Paper No. 3
Presentation Time: 1:35 PM


OLCOTT MARSHALL, Alison, Geology, University of Kansas, Lindley Hall, 1475 Jayhawk Blvd Room 120, Lawrence, KS 66045, JEHLICKA, Jan, Institute of Geochemistry, Mineralogy and Mineral Resources, Charles University in Prague, Albertov 6, 128 43, Prague, 2, Czech Republic, ROUZAUD, Jean-Noël, Laboratoire de Géologie de l'Ecole Nationale Supérieure, UMR CNRS 8538, ENS, 24, rue Lhomond, Paris, 75005, France and MARSHALL, Craig P., Geology, University of Kansas, 1475 Jayhawk Blvd. Rm. 120, Lawrence, KS 66045,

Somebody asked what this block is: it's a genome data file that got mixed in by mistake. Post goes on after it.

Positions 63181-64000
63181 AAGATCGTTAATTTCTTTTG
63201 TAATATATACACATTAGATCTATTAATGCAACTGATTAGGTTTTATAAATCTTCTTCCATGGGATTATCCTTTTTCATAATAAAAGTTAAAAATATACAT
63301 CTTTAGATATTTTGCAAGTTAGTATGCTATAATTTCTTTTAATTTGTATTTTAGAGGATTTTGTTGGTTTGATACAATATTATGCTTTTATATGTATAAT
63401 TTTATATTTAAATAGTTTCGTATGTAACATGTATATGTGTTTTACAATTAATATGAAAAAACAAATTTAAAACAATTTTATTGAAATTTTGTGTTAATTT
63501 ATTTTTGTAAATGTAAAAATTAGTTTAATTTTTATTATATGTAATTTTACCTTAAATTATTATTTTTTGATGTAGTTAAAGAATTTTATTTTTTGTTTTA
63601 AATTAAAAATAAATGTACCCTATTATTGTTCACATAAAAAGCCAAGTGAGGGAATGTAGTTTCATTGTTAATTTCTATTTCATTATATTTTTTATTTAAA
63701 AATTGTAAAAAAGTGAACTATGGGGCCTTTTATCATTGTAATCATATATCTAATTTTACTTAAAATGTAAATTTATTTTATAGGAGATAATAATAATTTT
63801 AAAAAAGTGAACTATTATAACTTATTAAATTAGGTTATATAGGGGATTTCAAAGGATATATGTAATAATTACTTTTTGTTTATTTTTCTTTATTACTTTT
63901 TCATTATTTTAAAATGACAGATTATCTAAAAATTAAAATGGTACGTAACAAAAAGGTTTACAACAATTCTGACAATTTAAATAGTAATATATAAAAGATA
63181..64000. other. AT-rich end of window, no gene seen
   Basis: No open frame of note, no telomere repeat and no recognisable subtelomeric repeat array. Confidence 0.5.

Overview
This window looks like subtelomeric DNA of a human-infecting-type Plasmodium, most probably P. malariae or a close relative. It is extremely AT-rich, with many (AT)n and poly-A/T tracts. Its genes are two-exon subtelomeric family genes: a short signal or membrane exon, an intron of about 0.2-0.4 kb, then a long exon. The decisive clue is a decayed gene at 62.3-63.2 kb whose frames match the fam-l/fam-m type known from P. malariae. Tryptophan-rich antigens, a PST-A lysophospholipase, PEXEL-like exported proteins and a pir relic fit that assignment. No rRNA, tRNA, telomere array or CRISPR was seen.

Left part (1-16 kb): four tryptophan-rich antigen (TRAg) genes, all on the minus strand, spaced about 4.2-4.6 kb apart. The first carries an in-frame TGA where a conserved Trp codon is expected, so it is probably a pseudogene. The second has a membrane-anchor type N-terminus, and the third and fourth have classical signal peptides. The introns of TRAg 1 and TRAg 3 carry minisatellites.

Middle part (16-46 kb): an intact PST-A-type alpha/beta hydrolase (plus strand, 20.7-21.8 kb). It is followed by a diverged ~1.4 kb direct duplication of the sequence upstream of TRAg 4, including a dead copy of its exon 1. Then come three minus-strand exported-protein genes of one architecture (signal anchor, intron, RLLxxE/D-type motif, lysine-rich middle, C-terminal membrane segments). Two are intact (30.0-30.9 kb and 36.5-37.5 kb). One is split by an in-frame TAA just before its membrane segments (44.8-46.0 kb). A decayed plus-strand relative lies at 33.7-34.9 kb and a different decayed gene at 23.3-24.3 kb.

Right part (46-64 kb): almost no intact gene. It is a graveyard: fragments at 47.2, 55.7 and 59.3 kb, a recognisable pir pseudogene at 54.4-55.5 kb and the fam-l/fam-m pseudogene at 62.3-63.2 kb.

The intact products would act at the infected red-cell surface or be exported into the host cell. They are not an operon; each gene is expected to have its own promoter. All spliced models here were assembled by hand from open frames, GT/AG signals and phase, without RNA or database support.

The Apex chert in Western Australia has been the center of many debates about whether these rocks contain unambiguous evidence of the early biosphere. Originally, these rocks were described to contain cyanobacterial microfossils although later studies have described these features as having a morphology and mineralogy inconsistent with life. Additionally, these rocks contain carbonaceous material (CM) of unknown origin. This CM as been described by some as being of abiotic catalytic origin, and by others as biogenic. Although Raman spectroscopy is not sufficient in and of itself to determine the source of CM, including whether it is biogenic, we recently used Raman spectroscopy in a paragenetic framework to demonstrate that the CM is from at least two separate populations. Here we show using high-resolution transmission electron microscopy (HRTEM) that the CM found in the Apex chert exhibits at least four different microtextures. As different types of CM have different carbon crystallinities, the sources of these microtextures can be determined, revealing CM produced by processes such as abiotic catalytic synthesis, meteoritic input, and biological synthesis. These four populations of CM, combined with the geological history of the area, reveal over a billion years of fluid mixing and CM redeposition. Our study reveals that while care should be taken when interpreting bulk chemical data in samples from the Apex chert, HRTEM can offer the ability to delineate biogenic CM from abiotic CM in Archean sedimentary sequences.